The definition of the word ‘secret' has been at the heart of a heated, but well-mannered, exchange between the BBC's Paul Lewis and Yorkshire-based IFA Neil Liversidge this week. The topic: Trail commission.
It all started with a segment on Radio 4's Money Box on Saturday (listen HERE, requires Flash), looking at the contentious issue of renewal commission and whether clients a) know they are paying it, and b) they should be.
It follows on from the launch a week ago of paymemy.com, the controversial venture backed by entrepreneur Ivan Massow, which aims to hunt down and refund to customers any 'unearned' trail commission (taking a 20% cut).
Lewis opened the segment by describing trail commission as "one of the industry's best kept secrets" and Massow went on to explain the new service and why consumers might be unnecessarily paying ongoing commission at the moment.
The show also touched on the retail distribution review, how it will affect commission and, potentially, leave a large number of consumers without an adviser.
Over to Liversidge, an AIFA Council member and not someone who keeps quiet when he hears what he believes are ill-informed remarks.
He took umbrage with Lewis' description of trail commission as a 'secret' and, in an open letter, proceeded to explain how his clients knew exactly what it is.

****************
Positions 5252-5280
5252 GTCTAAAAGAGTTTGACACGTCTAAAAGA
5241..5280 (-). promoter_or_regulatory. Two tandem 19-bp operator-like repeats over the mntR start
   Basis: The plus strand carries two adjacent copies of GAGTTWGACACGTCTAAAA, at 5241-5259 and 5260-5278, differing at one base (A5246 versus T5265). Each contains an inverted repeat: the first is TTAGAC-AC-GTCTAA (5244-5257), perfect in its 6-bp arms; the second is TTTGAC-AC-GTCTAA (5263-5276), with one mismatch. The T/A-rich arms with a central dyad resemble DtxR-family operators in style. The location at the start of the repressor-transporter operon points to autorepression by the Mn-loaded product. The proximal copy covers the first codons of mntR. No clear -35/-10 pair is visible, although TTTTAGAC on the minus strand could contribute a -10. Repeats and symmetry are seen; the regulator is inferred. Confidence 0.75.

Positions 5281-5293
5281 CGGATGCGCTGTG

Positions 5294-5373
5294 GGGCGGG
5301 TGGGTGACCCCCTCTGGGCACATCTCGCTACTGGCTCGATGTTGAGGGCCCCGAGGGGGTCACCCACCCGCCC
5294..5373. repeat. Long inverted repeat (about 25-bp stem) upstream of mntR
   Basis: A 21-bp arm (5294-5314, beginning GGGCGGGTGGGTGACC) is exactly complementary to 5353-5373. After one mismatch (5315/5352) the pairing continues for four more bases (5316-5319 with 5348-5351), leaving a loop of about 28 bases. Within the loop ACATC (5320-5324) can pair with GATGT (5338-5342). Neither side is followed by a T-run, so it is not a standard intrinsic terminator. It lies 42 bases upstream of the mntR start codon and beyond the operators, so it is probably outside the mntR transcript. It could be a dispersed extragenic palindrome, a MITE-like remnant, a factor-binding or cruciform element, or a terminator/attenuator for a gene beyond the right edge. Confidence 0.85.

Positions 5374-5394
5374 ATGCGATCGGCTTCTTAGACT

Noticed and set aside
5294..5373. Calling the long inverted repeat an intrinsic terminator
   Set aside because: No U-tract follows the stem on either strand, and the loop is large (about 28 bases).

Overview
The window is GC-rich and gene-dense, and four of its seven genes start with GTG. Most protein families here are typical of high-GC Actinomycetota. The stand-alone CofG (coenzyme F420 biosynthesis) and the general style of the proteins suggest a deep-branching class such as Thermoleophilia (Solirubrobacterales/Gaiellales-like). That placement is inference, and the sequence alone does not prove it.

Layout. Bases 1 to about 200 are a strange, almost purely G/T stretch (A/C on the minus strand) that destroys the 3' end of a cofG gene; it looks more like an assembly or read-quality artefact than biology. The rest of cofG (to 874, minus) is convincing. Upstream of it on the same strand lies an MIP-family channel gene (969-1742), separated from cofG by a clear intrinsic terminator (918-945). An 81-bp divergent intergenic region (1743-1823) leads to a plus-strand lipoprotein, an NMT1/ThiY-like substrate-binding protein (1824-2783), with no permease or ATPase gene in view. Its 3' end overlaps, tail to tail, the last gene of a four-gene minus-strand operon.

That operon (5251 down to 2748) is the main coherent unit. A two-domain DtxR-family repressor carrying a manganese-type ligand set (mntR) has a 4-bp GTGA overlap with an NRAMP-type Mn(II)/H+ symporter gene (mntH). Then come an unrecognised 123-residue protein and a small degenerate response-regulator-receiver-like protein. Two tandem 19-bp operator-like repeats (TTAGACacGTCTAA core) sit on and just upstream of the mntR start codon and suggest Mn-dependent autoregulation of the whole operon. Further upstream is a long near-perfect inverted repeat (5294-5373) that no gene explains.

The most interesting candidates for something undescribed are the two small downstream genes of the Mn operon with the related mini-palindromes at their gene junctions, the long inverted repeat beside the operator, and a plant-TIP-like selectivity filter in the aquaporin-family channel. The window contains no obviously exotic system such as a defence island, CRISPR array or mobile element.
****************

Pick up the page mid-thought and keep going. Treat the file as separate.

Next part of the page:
He also detailed how he earns his trail commission and the work he sometimes does for free for people who call or approach him.
Liversidge added: "You purport to be a consumer champion but in reality all you are propagating is financial short-sightedness in the buying public, and a false belief that they can expect advice and ongoing service for free."
He concluded by calling for an apology and urging Lewis to set the record straight on air.
Over to Lewis, a well-respected and multi-award winning consumer journalist, who gave a measured, lengthy response to the complaint.
He defended the use of the word 'secret' by citing research on the lack of awareness of trail commission and gave some examples of cases he knows about where advisers have earned significant amounts for dubious work.
Lewis also said trail commission was sometimes only mentioned in the "small print", suggesting it could easily be overlooked.
Although he accepted plenty of advisers were honest and deserved the trail commission they receive - not to mention that some 'trail' commission is simply initial commission paid in instalments - he was not prepared to back down on his statement and refused to apologise.
But this was not the end of things and this morning Liversidge posted another open letter in response.
Referring to dictionary definitions of the word ‘secret', he insisted Lewis was being "unfair and misleading" and questioned the outcome of the research showing consumers' lack of understanding of trail commission.
He added: "In order for ‘100% [to] be aware of it and what it is for' - and admit that they do - we will probably need to develop some type of mind-control system. I fear that brainwashing might be just a bit outside my skill set but I fear not beyond yours."
This is unlikely to be the end of the matter and IFAonline will keep you updated on any more developments.
READ THE FULL DISCUSSION HERE.
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